& having both opaque and non-opaque testing on for everyone (2 x commands for every test) might be a bit much - I was thinking more likely a buildbot/mode where the tests could be run in opaque mode instead, maybe with an "known good" list/marker/indicator of some kind (I guess maybe whatever opt "opacify typed pointers on output" flag could also be seen as an indicator that the test was also acceptable to run in true opaque pointers mod).

We could even have a flag that runs the pipeline twice on the module, once with opaque pointers, another time with typed pointers and a opaquify pass at the end. But with this approach are we going to have the same IR both ways? e.g. an opaque pointer run won't have no-op bitcasts, but an opaque pointer version of the output of a typed pointer run will still have no-op bitcasts from ptr to ptr. We could remove ptr to ptr bitcasts in the opaquify pass, but not sure if there are other differences like this. I think a good amount of tests would have differing IR for the two types of opaque pointer pipeline runs.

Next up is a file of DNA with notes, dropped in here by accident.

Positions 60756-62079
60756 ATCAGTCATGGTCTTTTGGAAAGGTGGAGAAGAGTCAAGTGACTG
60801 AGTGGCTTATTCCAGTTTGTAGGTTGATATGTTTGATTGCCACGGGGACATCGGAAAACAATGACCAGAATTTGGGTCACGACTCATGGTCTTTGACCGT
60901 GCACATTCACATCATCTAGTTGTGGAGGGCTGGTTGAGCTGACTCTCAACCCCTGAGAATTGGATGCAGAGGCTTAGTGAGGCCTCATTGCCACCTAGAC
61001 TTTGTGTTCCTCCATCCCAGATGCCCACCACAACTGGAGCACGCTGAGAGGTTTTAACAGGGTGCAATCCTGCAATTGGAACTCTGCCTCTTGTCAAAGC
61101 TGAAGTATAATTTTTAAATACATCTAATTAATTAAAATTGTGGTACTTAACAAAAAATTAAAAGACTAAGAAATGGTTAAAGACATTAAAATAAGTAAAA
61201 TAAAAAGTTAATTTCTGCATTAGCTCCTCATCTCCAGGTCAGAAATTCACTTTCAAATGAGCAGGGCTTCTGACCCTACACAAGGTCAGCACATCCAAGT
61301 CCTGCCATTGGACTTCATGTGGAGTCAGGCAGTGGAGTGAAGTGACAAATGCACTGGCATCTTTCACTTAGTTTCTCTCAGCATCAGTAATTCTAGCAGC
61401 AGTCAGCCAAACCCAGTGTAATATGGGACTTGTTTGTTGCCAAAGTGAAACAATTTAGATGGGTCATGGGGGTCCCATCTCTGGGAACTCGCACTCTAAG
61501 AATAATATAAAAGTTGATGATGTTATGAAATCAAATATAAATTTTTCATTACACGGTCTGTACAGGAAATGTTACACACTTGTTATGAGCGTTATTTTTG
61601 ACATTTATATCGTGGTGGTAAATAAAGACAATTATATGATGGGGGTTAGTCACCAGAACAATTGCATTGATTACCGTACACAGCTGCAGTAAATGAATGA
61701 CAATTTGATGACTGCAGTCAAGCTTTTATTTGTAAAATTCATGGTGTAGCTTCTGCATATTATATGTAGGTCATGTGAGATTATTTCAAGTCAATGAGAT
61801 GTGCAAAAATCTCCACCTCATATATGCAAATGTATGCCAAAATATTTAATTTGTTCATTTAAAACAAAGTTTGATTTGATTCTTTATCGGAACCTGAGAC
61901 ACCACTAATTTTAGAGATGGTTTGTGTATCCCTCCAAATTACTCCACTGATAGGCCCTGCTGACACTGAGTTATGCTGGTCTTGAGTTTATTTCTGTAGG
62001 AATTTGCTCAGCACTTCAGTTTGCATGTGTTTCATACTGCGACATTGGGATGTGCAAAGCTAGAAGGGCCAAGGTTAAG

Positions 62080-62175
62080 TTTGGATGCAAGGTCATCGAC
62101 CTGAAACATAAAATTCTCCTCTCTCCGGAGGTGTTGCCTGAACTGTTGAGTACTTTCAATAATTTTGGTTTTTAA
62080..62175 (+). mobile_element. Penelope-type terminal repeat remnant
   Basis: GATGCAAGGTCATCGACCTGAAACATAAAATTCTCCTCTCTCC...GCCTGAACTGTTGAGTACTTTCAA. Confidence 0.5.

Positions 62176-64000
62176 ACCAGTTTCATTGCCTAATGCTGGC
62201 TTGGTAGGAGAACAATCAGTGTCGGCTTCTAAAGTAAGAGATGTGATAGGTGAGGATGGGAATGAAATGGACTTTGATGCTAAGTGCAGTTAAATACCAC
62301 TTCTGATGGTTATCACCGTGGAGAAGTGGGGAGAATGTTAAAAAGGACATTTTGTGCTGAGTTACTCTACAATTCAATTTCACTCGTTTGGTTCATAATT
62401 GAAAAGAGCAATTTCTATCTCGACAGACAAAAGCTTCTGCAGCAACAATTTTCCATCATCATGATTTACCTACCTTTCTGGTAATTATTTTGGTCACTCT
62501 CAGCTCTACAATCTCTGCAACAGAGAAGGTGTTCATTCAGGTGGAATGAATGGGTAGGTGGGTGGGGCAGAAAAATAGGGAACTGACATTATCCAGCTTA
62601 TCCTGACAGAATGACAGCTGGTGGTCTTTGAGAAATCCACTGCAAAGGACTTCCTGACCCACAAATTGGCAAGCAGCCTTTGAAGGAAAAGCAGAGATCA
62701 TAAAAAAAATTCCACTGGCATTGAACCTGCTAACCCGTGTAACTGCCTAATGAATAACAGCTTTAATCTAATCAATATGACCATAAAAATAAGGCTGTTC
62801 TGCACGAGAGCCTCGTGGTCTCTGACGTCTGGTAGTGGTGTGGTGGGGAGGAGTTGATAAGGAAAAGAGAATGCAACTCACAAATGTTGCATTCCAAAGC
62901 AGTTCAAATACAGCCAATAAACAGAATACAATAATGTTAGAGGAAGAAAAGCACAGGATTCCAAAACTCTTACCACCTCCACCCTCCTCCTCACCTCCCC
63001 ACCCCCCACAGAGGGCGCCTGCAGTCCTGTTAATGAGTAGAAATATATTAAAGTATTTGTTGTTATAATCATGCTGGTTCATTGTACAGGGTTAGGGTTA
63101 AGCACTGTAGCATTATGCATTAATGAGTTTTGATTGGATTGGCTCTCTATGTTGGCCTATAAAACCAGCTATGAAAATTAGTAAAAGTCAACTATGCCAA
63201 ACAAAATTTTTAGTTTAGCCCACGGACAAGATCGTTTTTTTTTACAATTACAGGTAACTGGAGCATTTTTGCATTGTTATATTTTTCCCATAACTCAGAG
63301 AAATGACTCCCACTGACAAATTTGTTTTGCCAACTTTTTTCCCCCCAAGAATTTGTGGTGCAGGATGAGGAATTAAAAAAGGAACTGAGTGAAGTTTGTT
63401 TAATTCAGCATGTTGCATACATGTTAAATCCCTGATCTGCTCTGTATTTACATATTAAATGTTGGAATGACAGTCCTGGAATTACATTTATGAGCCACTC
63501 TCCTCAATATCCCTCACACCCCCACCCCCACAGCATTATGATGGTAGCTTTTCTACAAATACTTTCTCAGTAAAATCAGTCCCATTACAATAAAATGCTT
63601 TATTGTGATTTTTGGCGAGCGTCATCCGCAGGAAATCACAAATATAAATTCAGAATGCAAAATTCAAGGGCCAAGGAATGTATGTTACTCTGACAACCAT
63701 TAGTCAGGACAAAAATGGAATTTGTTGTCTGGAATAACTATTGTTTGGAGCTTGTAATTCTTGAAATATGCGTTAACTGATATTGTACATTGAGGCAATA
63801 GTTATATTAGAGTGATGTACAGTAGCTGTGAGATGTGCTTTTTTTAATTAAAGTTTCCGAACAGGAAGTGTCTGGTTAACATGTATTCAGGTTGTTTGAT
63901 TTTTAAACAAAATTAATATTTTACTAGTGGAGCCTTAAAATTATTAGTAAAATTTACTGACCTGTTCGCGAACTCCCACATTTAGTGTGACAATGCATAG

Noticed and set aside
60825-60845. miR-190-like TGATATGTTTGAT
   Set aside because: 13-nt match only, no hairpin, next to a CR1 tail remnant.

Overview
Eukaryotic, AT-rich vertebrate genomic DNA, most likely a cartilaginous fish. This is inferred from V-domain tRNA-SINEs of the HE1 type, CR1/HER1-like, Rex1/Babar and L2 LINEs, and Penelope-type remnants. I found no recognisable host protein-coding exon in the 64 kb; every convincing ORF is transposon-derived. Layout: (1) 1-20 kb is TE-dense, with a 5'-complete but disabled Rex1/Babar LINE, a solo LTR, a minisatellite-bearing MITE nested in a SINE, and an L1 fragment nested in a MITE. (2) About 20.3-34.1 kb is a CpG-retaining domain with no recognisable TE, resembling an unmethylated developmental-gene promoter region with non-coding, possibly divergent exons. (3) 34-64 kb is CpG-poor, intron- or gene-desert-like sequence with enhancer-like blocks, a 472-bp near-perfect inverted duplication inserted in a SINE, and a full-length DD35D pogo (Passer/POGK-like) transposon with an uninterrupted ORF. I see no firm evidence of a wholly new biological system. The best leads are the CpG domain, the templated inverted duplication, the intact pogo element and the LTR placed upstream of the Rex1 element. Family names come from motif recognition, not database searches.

I don't think should start mass-updating tests until we're fairly sure that opaque pointers work everywhere. Otherwise people unfamiliar with opaque pointers will have to start seeing them in tests when the opaque pointer transition could be far from done. And at that point we'd definitely have to make a post to llvm-dev to keep people up to speed.

For a buildbot/mode where we worry about opaque pointers, doesn't -(force-)opaque-pointers do that job? Then we run check-llvm and scan for crashes (we can't find incorrect IR like this). We could have a buildbot that runs this and reports the number of tests with crashes, but I think running that locally every couple days is probably the same.

Anyway I think this change is good.

This revision is now accepted and ready to land.Sep 9 2021, 4:09 PM
This revision was landed with ongoing or failed builds.Sep 10 2021, 6:20 AM
This revision was automatically updated to reflect the committed changes.